CFOS current marketing strategy Who pays? Each endowment fund is assessed an asset management fee. Other stakeholders Those whom we ask to support us so that we can provide the services we offer to donors. Market segments (See “Clients,” slide 8.) Also: professional advisors
CFOS current marketing strategy Competition Private foundations or endowments Neighboring community foundations Fidelity Donor Advised Funds Vanguard Donor Advised Funds Differentiation and positioning Simplified process for setting up charitable entity Donor involvement in grant making Wide variety of assets accepted
CFOS current marketing strategy Volunteers Part-time administrative help Board members Set strategy Raise operating funds (and in-kind support) Committee members Events Financial oversight Awards of grants and scholarships
CFOS current marketing strategy Marketing communication Web site Newsletter Newspaper insert Leave-behind encouragement cards Tri-folds Pamphlet Seed packets Bookmarks
CFOS current marketing strategy Delivery locations Not relevant for CFOS Pricing 1% of assets under management per year, payable quarterly Innovation opportunities
Developing or modifying marketing strategy Analyze current situation Understand markets, customers, and stakeholders SWOT analysis Segmentation and positioning Marketing mix Implementation plan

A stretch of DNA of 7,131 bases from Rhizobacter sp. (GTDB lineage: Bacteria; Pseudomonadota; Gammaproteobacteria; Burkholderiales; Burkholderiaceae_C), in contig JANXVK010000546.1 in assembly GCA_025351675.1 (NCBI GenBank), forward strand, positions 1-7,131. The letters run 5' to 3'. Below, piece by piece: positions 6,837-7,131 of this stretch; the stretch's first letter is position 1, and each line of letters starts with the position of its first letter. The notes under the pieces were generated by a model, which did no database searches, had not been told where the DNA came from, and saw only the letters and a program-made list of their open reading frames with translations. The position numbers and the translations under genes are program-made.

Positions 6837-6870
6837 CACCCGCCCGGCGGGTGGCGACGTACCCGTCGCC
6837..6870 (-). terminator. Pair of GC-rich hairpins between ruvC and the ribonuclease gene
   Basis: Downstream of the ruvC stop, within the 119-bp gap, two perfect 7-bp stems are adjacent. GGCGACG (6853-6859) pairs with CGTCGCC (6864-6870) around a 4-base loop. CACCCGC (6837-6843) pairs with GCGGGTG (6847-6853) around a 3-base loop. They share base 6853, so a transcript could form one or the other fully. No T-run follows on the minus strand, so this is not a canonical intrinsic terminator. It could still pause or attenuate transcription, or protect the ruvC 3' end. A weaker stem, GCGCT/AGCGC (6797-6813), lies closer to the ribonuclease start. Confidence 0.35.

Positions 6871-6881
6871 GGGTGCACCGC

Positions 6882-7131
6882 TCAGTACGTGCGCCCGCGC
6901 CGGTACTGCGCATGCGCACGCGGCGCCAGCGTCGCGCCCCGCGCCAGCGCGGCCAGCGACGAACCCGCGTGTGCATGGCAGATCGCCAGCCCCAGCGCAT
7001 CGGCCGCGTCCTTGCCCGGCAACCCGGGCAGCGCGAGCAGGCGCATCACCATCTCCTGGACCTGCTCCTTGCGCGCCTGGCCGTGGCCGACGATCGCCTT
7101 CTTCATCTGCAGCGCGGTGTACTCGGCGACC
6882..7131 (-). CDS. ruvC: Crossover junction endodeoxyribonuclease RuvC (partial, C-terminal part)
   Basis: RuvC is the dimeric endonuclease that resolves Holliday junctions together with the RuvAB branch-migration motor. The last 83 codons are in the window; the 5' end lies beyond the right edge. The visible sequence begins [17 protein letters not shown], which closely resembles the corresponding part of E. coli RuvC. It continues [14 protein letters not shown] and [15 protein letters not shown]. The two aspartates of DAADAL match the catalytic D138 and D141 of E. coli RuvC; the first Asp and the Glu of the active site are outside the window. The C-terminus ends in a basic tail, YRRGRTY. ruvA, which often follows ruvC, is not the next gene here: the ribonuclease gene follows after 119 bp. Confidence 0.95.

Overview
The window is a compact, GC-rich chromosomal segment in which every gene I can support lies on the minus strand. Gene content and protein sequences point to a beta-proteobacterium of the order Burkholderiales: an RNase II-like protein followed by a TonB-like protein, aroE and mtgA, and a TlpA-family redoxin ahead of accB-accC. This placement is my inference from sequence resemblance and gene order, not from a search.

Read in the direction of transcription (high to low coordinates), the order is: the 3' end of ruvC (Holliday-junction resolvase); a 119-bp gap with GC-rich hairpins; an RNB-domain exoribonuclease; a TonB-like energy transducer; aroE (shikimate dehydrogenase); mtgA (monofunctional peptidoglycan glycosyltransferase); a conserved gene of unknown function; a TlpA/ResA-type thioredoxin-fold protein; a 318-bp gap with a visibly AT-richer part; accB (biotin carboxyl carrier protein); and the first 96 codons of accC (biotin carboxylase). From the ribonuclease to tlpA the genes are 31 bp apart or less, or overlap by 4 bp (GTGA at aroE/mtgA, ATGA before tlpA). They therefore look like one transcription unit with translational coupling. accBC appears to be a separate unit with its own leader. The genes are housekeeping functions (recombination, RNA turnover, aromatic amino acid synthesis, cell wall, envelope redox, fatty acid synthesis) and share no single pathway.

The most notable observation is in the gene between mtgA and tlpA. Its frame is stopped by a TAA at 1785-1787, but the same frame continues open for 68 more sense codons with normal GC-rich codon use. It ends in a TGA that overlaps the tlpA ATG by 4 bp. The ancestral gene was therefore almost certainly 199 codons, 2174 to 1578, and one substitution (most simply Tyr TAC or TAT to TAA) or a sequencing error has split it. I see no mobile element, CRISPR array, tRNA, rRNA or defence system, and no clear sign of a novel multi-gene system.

Analyze the current situation Internal environment Resources Climate Relationships Keys to success Warning signs
Analyze the current situation External environment Customers/clients/stakeholders—re-examine Who are they--current and potential? How do they use our products (services)? How do non-client stakeholders relate to us? Where do they purchase our products or use our services? What is the context of their purchase or use? On what basis do they choose our brand v. others? Why do some potential customers NOT purchase from us? Why have former customers defected?
Analyze the current situation External environment (continued) Competitors Economic change Political trends Legal/regulatory issues Technological change Socio-cultural trends
Two types of nonprofitcompetition Organization-level competition: Competition for clients, volunteers, and resources Behavior-level competition: Need/desire competition Generic competition Format competition Offering competition
Understand markets, customers, and stakeholders Analyze markets Broad definition of market and needs CFOS: Who might be interested in outsourcing endowment management? Customer needs and behavior Market-research tools Stakeholder needs and interests Market-research tools
Getting information about customers and stakeholders Observation Self-reports, diaries Interviews Focus groups Surveys Media coverage Organization Web sites
SWOT Analysis Internal Strengths Internal Weaknesses External Opportunities External Threats
Strengths--internal Financial resources Brand recognition Cost efficiencies Management talent Operational excellence Superior quality Alliances Engaged, loyal employees Talented, committed volunteers